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Re: Growable arrays?

From: David Kastrup
Subject: Re: Growable arrays?
Date: Mon, 11 Jun 2012 11:55:48 +0200
User-agent: Gnus/5.13 (Gnus v5.13) Emacs/24.1.50 (gnu/linux)

Andy Wingo <address@hidden> writes:

> You raise an interesting issue.  But first, a nitpick :)
> On Sat 09 Jun 2012 14:32, David Kastrup <address@hidden> writes:
>> Scheme hashtable
> To be very pedantic, there are no hashtables in R5RS Scheme.  SRFI-69
> and R6RS specify them (in different ways), but do not mandate that they
> grow.  Guile's do grow, but that's a detail.
> The underlying message important:  _Scheme_ doesn't give you much in the
> way of data structures.

Lua gives you one data structure, period.  And it is pretty good at
making this one work well.  Sometimes, the "one thing that works well"
approach beats the "give the user choice between several options with
different drawbacks" approach, since there may be use cases exercising
at least one deficiency in every option.

> Guile (as an implementation) also provides a few data structures
> built-in.  It could provide more.
> But, I don't think that "table" is the right strategy for what you
> want.

Tables are a superset of what I need here.  I need the "growable vector"
aspect, not the "hash part" aspect.  Guile 1.8 only offers subsets:
"growable" does not come together with "vector".

Guile hashtables _internally_ use a growable vector, but it is not
accessible as such.

> Lua (and JS) implementations typically have many different
> implementation strategies for their table-like objects.  For example,
> V8 has over two dozen.

Uh what?  Lua has one implementation "strategy".  Array part, and hash
part.  Lua is not JavaScript.  That Lua emulators without access to a
reasonably fitting table building block have to make do with substitutes
is not much of a surprise.

There has been some sort of a language shootout on the LilyPond
developer list.  With regard to the question Guile/Lua, my respective
pro/contra list for suitability for extensions was

a) lexically Scheme is _very_ nice to integrate.  Scheme reader rules
are straightforward.  LilyPond basically starts Scheme expressions with
#, and so things like #3, #(+ 2 1) #(cond ...) provide a seamless
transition from just constants to more complex things, including the
ability to plug into scopes.  The combination of a straightforward lexer
and a basically non-existent parser (you enter the parse trees directly)
makes for predictable and extensible behavior and easy manipulation of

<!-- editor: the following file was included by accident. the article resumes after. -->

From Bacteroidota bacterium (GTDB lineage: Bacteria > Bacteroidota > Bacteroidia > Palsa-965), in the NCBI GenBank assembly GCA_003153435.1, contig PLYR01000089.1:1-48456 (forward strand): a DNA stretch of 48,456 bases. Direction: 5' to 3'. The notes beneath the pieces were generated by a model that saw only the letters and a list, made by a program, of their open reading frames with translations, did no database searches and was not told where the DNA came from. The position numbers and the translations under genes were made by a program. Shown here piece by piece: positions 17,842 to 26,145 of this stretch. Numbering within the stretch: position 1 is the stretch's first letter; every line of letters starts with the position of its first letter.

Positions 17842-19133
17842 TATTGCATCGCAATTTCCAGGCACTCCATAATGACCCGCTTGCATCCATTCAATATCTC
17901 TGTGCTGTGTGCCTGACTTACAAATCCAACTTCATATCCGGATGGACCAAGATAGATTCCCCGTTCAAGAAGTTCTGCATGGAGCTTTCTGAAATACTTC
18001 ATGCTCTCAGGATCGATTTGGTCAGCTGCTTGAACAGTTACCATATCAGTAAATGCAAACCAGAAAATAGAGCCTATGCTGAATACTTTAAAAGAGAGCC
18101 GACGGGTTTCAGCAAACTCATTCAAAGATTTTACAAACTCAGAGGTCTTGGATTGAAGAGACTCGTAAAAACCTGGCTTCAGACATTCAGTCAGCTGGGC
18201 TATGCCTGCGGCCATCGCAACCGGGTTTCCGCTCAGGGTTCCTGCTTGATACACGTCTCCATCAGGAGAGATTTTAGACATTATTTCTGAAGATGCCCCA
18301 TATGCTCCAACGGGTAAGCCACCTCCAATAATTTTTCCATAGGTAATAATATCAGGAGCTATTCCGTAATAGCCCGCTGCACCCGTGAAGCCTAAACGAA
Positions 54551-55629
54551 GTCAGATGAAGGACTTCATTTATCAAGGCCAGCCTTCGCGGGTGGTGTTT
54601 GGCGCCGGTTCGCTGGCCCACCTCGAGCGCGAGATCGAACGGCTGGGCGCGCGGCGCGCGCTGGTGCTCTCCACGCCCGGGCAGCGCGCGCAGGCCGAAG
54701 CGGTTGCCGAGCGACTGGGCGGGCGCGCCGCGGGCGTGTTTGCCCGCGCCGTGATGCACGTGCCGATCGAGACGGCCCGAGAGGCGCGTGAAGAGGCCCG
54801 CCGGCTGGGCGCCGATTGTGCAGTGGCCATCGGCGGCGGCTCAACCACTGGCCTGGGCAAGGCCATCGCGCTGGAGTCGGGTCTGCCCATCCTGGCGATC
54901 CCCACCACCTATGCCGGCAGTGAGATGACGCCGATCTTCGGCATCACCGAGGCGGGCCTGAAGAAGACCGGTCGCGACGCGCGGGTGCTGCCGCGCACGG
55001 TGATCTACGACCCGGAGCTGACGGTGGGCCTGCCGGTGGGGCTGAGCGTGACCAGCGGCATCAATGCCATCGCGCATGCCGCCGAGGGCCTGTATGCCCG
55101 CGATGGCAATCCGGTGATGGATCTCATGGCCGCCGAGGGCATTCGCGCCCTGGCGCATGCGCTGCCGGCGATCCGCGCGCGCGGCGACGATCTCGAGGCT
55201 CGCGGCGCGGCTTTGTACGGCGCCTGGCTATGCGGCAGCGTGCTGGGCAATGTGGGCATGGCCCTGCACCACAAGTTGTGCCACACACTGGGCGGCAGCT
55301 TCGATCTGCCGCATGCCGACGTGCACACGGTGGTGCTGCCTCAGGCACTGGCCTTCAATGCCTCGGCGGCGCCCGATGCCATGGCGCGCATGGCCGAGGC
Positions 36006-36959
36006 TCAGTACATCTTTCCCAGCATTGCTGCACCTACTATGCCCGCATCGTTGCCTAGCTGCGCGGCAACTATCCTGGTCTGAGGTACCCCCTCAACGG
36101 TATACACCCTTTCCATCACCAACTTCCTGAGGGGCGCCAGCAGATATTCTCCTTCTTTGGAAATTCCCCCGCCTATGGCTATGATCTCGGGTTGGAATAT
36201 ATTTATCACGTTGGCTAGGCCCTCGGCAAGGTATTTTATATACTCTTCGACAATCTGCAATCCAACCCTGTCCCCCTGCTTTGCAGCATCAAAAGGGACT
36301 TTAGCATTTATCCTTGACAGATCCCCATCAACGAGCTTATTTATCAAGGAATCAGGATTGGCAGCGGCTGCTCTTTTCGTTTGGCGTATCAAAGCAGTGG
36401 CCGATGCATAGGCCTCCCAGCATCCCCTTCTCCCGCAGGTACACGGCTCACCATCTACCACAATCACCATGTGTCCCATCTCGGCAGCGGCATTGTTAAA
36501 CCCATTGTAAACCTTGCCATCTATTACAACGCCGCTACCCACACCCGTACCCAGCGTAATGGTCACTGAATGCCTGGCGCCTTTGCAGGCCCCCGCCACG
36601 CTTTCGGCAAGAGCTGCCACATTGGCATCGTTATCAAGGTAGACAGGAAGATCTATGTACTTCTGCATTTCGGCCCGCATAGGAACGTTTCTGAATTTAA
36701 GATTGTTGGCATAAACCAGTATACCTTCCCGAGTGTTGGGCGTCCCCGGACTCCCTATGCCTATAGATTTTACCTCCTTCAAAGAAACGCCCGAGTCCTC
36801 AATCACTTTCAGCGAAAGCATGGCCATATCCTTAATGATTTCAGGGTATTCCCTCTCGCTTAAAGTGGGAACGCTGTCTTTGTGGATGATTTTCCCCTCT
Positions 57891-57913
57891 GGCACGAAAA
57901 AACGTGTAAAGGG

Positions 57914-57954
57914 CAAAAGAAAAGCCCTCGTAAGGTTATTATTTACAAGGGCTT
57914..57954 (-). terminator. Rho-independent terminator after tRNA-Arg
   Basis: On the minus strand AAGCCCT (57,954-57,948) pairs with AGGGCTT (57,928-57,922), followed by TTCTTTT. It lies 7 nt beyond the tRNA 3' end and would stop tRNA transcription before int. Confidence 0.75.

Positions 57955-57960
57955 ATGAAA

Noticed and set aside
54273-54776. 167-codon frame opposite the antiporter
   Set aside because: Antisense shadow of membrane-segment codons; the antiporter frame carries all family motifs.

expressions and pattern matching.

b) from the data types, Lua is _very_ nice to integrate because it does
not give you choice.  You don't need to pick between symbols and strings
when mapping your system to the extension language, because there are
only interned strings.  You don't need to pick between lists and
fixed-size arrays because there are just variable size tables.  You
don't need to pick between arrays and structs because everything is a
table.  And so on.  Since you get only a minimal set of data types and
data structures, but those implemented in a manner where they actually
cover most use cases nevertheless, you are saved from a lot of decisions
that may have different drawbacks.

c) for general-purpose programming, Lua is more human-friendly.  That
comes at the cost of being less computer-friendly by having a parser
between input and parse trees.  Macro manipulation in Lua is sort of a
text processing exercise and not reliable.  It is off the charts as a
feasible programming technique.

Goops is powerful and flexible, but has a bit of a problem in that it is
too powerful and flexible.  As a result, there is no really established
programming style for it: it is more a tool for developing your own OOP
technology rather than prescribing one itself.

That would already be a mixed blessing.  It becomes worse since, while
the documentation does not take a lot of choices regarding how to do
things or not and leaves the programmer with a lot of freedom, the
implementation is optimized for certain uses, and if you want to find
out if your plan of mapping your OOP requirement to Goops will actually
work reasonably efficiently, you need to read all the internals of the
Goops implementation and figure out just _which_ use patterns are
supported efficiently, and which patterns aren't.

That's somewhat less than fabulous.  While the results are reasonably
easy to understand and maintain, designing the first implementation
requires a grandwizard if performance is not just an academical

If you take a look at Lua, while things do get complex when you dive
into metatable territory, the performance implications are rather
transparent even without having to analyze the implementation of Lua
manually in fine-grained detail.

This is mostly a diversion from the original question, but it might
still be interesting as a sort of observation.

David Kastrup

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